9 to 5 Management

Why Do Some Bosses Micromanage

Why Do Some Bosses Micromanage And what to do about it

And what to do about it

Let’s be realistic. Micromanagement isn’t fun, not for for the Manager and most certainly not for the employees.

For the Manager, its literally like walking on a hot tin roof. You want micro-details (and not just the fill ins on why targets aren’t reached) but the actual process. Unfortunately many managers assume that their way is the right and the only way. But, is it?

For the subordinate, not only is it immensely irritating, but also wreaks of distrust and almost a suffocating work environment.

Micromanagement is unhealthy on so many levels, but to name a few dangers:

  • Impedes personal growth of the team;
  • Creates an environment of mistrust and escapism;
  • Loose loyalty and commitment;
  • Fastest tool to de-motivate team and hoard credit;
  • Discouragement to employees to make their own decisions/ low self esteem;
  • Invasion of work-space privacy without consultation;
  • Underestimating the experience and knowledge of colleagues;
  • High turnover of staff.

So, if Micromanagement sucks so much, why are people still doing it?

badboss.jpgMost of the time when you see a boss micromanaging, the root cause is fear. Either that, or they are grown up malformed douchebags. For real.

There are lots of reasons why bosses experience fear. Some bosses fear a loss of control. For instance, if you’re an individual contributor programmer, you can resolve a lot of issues by yourself. You type your lines of code and if something goes wrong, you fix it. But if you’re a manager and something goes wrong, you can’t just hop in front of your computer and fix it. You oversee a bunch of programmers and your job is to convince them to go fix the problem. It’s one of the great ironies of having managerial authority; your title gets bigger but your personal control gets smaller. And the bigger your title, the less personal control you have.

Other leaders experience the fear that comes from having a healthy ego. Bosses often start their careers as high-performing individual contributors. They’re expert in their individual role, they get noticed for doing superior work and then get promoted into a supervisory job. They were the best person in their individual role but now they’re managing a group of people who just weren’t as good. And they fear that if they put their name on work that’s not as good as they could have done themselves, they’ll look bad.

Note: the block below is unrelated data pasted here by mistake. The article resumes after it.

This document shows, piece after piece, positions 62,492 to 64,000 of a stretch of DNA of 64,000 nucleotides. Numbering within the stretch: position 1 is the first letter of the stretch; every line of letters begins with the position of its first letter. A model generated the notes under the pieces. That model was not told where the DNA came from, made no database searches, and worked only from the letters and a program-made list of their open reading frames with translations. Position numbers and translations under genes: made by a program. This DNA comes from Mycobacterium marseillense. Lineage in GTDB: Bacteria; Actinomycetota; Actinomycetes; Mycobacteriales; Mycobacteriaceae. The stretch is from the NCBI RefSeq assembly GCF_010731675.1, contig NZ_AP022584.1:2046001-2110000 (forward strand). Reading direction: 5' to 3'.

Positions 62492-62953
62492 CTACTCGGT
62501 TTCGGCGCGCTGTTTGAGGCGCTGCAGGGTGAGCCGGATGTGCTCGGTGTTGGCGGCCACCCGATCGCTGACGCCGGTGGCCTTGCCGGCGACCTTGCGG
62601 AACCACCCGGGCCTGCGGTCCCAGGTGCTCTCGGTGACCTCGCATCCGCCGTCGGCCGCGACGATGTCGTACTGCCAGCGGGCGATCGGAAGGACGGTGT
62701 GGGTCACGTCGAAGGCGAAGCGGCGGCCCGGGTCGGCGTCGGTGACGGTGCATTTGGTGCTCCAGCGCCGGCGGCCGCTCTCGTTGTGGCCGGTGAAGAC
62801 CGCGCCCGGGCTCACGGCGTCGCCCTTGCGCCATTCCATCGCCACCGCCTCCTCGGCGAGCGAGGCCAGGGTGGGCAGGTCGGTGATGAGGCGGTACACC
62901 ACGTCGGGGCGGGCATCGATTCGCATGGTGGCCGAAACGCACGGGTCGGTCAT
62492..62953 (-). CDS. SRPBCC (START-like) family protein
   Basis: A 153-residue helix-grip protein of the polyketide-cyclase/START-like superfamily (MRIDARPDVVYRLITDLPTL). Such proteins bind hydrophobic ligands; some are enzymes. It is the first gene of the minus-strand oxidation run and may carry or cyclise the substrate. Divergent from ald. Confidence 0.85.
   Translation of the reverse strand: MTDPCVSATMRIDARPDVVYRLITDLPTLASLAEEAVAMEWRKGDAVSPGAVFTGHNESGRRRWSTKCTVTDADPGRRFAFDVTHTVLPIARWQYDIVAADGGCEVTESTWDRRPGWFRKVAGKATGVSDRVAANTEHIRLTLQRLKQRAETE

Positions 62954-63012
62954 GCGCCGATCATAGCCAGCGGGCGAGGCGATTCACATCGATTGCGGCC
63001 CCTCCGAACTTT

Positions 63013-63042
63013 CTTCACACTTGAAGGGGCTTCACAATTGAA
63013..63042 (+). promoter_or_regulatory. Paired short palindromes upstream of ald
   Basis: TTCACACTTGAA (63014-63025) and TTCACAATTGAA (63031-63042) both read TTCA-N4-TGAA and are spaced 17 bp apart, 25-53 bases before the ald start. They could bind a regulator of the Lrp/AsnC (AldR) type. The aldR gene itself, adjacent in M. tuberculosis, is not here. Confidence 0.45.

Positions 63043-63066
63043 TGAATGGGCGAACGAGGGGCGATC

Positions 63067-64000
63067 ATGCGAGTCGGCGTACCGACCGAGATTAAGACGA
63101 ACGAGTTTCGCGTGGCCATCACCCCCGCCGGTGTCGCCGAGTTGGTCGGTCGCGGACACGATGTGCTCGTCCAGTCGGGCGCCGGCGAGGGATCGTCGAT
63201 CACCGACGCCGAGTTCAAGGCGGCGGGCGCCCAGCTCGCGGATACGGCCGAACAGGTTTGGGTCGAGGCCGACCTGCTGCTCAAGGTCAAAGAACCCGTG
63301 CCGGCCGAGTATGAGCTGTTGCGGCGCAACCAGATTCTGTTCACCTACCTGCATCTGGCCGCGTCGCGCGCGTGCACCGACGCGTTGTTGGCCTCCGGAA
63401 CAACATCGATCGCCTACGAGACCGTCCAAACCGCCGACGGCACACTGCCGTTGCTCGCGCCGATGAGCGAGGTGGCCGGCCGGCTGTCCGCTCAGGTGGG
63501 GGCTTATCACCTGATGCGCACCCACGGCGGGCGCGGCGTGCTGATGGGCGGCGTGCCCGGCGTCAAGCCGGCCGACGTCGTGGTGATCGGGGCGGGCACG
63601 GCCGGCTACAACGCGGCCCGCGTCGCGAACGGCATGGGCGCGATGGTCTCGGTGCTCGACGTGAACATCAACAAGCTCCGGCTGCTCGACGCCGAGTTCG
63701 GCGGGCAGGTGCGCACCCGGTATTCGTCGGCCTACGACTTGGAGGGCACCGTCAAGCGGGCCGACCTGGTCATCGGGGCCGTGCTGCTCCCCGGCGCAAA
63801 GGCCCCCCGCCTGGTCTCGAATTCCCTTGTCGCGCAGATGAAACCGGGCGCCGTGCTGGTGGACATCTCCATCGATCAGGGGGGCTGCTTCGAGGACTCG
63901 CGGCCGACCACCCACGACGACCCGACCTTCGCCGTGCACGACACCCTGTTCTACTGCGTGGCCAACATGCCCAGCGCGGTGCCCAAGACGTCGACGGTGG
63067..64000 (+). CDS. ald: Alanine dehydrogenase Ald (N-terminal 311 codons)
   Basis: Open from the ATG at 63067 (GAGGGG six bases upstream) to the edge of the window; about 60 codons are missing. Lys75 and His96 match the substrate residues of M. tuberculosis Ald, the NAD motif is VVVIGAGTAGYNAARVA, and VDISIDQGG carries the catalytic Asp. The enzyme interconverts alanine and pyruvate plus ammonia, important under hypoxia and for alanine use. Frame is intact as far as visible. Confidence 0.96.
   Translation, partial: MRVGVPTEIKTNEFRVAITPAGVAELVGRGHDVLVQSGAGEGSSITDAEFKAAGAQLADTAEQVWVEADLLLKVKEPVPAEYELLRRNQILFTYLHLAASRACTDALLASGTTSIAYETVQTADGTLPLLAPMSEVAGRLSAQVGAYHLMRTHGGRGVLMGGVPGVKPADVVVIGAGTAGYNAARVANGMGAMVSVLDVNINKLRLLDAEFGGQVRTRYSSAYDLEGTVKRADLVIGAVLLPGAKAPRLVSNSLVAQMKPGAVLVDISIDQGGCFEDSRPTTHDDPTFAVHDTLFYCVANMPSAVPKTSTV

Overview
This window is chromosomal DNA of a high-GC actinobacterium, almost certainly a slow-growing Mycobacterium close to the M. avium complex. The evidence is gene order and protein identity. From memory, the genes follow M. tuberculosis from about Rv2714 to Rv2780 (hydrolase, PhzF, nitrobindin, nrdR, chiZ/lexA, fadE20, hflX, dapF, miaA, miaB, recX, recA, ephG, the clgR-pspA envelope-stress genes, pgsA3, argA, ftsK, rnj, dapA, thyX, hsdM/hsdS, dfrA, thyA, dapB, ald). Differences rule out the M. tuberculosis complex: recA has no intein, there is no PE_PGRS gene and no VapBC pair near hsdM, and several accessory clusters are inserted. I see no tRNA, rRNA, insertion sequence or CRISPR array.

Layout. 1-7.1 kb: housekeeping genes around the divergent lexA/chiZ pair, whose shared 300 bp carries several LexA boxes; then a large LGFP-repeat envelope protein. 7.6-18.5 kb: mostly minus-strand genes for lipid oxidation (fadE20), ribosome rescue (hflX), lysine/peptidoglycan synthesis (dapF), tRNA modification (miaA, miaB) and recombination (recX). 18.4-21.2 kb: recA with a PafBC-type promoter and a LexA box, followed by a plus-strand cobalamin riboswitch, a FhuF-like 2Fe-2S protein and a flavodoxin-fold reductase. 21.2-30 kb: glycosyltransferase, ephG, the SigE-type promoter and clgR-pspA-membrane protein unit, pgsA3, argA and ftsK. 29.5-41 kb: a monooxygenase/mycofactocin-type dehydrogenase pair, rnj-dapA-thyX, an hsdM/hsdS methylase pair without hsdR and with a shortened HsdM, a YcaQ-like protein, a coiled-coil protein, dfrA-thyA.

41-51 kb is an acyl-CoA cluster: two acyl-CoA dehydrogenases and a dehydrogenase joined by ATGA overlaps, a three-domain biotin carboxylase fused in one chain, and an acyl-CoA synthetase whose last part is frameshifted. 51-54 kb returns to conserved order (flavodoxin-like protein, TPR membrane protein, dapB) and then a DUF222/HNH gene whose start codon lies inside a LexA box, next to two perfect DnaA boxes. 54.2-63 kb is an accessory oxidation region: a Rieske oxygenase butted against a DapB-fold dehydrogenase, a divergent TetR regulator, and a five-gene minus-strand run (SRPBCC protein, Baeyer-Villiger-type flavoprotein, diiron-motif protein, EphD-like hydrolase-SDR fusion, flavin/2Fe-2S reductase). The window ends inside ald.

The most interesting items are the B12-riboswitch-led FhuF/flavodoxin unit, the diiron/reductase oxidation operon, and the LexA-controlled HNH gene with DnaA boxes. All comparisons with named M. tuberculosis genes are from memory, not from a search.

Unfortunately though, studies suggest that a staggering 41% of the leaders do so because they have an insatiable desire for power.


Being power driven is not inherently a bad thing; it just means that they want to be in charge and they want authority to make decisions that will impact others. And used properly, that can be terrific. Remember that even the noblest leaders still need power to achieve good in the world.

What can we do about it?


1. Assess your behaviour

Are you doing anything that could give your manager cause for concern? Are you giving the job your full attention?

2. Understand your manager

By understanding the signs of micromanagement — knowing what they are trying to achieve — you may find that you can help them realise their goals. Pursuing a common goal will help build trust and this will give you more freedom.

3. Challenge your manager

Insist on having regular 1:1 supervision sessions.

At these meetings agree to do something that helps them meet their goals. Always ask your manager for the opportunity to do something on your own.

4. Frequent communication

Good communication and results is the best way to deal with the micromanager. Therefore give them an update on progress at every opportunity.


Because micromanagers rarely recognise their behaviour and the impact it has on the team it is worthwhile pointing this out to them once you have gained some trust.

They may be open to working with you. But then again, don’t expect too much — sooner or later they will revert to type. Sometimes it’s you who has to move on!

Find out if you are power-driven or achievement driven here!

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